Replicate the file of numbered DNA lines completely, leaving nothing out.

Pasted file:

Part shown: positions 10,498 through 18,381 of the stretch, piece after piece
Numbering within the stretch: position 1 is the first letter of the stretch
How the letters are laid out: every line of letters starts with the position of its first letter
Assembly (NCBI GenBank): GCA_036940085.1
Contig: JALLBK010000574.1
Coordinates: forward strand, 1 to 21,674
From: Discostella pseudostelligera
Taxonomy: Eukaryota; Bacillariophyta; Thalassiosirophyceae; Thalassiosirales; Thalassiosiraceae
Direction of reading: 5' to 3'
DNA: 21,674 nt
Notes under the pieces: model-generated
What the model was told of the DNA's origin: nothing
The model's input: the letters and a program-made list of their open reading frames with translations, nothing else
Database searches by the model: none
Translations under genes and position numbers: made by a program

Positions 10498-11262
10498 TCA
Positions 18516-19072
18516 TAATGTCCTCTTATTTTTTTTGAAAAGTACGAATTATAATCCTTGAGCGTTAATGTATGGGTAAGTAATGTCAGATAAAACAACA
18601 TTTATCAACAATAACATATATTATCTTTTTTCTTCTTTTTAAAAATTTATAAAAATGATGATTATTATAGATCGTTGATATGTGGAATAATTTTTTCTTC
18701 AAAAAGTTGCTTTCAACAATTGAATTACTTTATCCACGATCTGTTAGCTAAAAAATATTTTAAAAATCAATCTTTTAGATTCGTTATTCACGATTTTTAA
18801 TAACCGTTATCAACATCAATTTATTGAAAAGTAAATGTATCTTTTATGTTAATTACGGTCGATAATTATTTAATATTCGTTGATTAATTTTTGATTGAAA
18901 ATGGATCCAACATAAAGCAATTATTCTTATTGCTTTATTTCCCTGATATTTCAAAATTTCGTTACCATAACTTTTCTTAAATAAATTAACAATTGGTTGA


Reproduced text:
Part shown: positions 10,498 through 18,381 of the stretch, piece after piece
Numbering within the stretch: position 1 is the first letter of the stretch
How the letters are laid out: every line of letters starts with the position of its first letter
Assembly (NCBI GenBank): GCA_036940085.1
Contig: JALLBK010000574.1
Coordinates: forward strand, 1 to 21,674
From: Discostella pseudostelligera
Taxonomy: Eukaryota; Bacillariophyta; Thalassiosirophyceae; Thalassiosirales; Thalassiosiraceae
Direction of reading: 5' to 3'
DNA: 21,674 nt
Notes under the pieces: model-generated
What the model was told of the DNA's origin: nothing
The model's input: the letters and a program-made list of their open reading frames with translations, nothing else
Database searches by the model: none
Translations under genes and position numbers: made by a program

Positions 10498-11262
10498 TCA
Positions 18516-19072
18516 TAATGTCCTCTTATTTTTTTTGAAAAGTACGAATTATAATCCTTGAGCGTTAATGTATGGGTAAGTAATGTCAGATAAAACAACA
18601 TTTATCAACAATAACATATATTATCTTTTTTCTTCTTTTTAAAAATTTATAAAAATGATGATTATTATAGATCGTTGATATGTGGAATAATTTTTTCTTC
18701 AAAAAGTTGCTTTCAACAATTGAATTACTTTATCCACGATCTGTTAGCTAAAAAATATTTTAAAAATCAATCTTTTAGATTCGTTATTCACGATTTTTAA
18801 TAACCGTTATCAACATCAATTTATTGAAAAGTAAATGTATCTTTTATGTTAATTACGGTCGATAATTATTTAATATTCGTTGATTAATTTTTGATTGAAA
18901 ATGGATCCAACATAAAGCAATTATTCTTATTGCTTTATTTCCCTGATATTTCAAAATTTCGTTACCATAACTTTTCTTAAATAAATTAACAATTGGTTGA